Under ordinary circumstances when the volume of traffic between Internet peers changes and becomes unbalanced, the carrier generating more traffic than it receives bears the financial obligation to compensate the terminating carrier. However peering ISPs typically seek to balance out the traffic if possible in lieu of resorting to a monetary settlement. For CDNs that concentrate on the downstream delivery of content, an offsetting upstream flow of traffic may not be available to forestall a surcharge. However in the dispute between Level Three and Comcast, Level Three operates a large transcontinental network that could handle more upstream traffic from Comcast had Comcast elected to offset the Netflix downstream traffic volume.
Level Three appears to want the FCC to resolve the traffic dispute by prohibiting Comcast from imposing a surcharge, on top of the Internet access charges Comcast’s subscribers pay. Comcast frames the issue narrowly as a peering matter between an upstream ISP and the ISP providing last mile termination.
This paper will examine the terms and conditions under which Internet carriers switch and route traffic for each of several links between a source of content, e.g., Netflix, and the delivery of that content to consumers via a retail ISP. The paper concludes that for each networking element commercial terms and conditions apply and that the FCC may lack direct statutory authority to intervene based on its determination that the largely unregulated information service classification applies to much of what constitutes Internet access. Additionally the FCC may appropriately forebear from regulating disputes regarding long haul telecommunications capacity, like that offered by carriers such as Level Three, because sufficient competition favors industry self-regulation. Similarly for peering disputes upstream from a retail ISP the marketplace appears sufficiently competitive for ISPs to pursue remedies free of regulatory intervention.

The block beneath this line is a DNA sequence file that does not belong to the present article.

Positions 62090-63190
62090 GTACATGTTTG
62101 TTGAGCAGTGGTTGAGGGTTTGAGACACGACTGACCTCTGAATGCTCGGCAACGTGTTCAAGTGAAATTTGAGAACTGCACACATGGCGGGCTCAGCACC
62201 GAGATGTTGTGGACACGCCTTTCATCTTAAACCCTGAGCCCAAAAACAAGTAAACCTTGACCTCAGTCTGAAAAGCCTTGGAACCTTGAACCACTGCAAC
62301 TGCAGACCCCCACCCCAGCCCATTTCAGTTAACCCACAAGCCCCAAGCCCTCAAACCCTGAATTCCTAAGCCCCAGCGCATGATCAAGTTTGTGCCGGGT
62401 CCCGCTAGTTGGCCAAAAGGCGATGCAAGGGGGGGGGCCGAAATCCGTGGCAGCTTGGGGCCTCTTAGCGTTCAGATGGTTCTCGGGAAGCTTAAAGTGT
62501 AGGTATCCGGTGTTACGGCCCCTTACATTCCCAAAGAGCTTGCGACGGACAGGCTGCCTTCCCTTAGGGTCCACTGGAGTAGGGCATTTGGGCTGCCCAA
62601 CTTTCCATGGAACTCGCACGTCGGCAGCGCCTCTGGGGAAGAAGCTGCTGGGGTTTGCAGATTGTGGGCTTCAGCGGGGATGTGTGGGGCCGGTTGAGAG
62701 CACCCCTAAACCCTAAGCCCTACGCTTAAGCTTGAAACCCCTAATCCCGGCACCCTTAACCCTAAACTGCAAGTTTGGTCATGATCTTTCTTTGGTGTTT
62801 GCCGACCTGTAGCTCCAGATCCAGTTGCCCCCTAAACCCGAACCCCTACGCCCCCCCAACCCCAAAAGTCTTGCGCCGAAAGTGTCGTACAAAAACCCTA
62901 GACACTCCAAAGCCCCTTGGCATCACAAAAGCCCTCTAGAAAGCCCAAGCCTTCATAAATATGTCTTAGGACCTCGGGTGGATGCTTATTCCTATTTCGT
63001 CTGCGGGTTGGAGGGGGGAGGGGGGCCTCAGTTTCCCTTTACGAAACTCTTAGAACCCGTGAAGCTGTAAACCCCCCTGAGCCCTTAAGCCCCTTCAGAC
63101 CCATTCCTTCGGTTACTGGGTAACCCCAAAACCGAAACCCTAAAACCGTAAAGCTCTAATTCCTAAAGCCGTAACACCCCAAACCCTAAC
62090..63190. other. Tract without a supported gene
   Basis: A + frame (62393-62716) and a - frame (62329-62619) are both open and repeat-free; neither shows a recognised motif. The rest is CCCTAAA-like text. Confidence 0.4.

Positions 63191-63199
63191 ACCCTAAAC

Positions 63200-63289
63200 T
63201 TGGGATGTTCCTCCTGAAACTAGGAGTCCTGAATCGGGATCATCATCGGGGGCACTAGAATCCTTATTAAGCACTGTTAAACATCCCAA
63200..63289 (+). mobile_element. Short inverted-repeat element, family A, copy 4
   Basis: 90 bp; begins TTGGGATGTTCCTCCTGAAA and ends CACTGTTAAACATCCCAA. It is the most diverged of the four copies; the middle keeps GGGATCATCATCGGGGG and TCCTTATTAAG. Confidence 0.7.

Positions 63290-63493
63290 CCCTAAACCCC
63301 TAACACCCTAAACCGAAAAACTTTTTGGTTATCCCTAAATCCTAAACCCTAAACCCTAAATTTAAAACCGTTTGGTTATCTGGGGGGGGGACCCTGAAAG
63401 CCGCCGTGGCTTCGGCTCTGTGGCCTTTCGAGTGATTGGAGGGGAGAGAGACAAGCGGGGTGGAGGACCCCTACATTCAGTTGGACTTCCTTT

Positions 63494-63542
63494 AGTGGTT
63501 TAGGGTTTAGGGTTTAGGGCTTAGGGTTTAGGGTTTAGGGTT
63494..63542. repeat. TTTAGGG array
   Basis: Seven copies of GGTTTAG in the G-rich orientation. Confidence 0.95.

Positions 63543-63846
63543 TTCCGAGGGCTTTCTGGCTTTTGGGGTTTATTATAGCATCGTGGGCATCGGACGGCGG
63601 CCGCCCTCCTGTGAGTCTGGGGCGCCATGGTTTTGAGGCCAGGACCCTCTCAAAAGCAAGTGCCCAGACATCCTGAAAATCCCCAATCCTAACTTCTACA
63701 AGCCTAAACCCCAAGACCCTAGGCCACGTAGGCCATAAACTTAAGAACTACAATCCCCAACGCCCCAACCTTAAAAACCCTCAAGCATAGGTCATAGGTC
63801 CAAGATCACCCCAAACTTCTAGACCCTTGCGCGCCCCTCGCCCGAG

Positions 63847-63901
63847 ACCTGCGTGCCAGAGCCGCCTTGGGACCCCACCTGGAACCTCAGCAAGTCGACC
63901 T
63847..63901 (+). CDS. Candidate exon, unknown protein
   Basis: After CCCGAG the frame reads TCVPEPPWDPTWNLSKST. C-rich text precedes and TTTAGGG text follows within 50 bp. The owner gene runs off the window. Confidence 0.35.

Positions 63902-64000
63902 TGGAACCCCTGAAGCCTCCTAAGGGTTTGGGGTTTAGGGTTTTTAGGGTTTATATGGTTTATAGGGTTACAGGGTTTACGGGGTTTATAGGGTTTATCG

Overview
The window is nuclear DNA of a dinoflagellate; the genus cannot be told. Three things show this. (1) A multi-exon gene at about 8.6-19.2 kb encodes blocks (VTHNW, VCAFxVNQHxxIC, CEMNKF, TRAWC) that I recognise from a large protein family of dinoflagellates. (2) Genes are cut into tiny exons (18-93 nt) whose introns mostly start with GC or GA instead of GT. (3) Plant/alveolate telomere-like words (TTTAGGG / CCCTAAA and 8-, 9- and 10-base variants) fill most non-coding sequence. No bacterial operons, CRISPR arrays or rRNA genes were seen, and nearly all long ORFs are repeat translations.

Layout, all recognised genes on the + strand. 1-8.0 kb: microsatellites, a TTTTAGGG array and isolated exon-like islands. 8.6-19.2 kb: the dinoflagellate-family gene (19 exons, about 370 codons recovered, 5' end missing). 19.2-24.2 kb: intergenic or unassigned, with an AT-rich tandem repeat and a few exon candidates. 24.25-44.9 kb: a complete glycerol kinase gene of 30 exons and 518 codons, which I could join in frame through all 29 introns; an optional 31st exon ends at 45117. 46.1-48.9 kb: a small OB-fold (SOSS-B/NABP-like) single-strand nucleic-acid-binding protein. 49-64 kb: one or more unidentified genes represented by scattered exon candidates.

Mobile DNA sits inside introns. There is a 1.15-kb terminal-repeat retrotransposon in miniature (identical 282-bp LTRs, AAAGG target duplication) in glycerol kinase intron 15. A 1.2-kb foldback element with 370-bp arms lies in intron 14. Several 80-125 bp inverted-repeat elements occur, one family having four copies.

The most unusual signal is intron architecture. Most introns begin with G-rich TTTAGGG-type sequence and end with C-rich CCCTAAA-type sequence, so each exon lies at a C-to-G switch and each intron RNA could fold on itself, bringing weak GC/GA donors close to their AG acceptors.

Despite substantial reasons not to intervene, the FCC nevertheless might have to clarify its understanding of what subscribers of retail ISP services can expect to receive. Under truth in billing and other consumer safeguards the Commission might require ISPs to explain what a subscription guarantees not only in terms of transmission speed and downloading capacity, but also what subscribers can expect their ISPs to do when receiving content requiring downstream termination. The paper concludes that both Netflix customers and retail ISP subscribers expect their service providers to guarantee delivery of movies and all sorts of Internet traffic respectively. For physical delivery of DVDs Netflix must pay the U.S. Postal Service and for delivery of streaming bits Netflix must pay that Level Three. But for Internet traffic involving two or more ISPs, the paper examines whether other retail ISPs providing last mile delivery of content violate their service commitments to subscribers by demanding additional payment from upstream carriers.
Download the paper from SSRN at the link.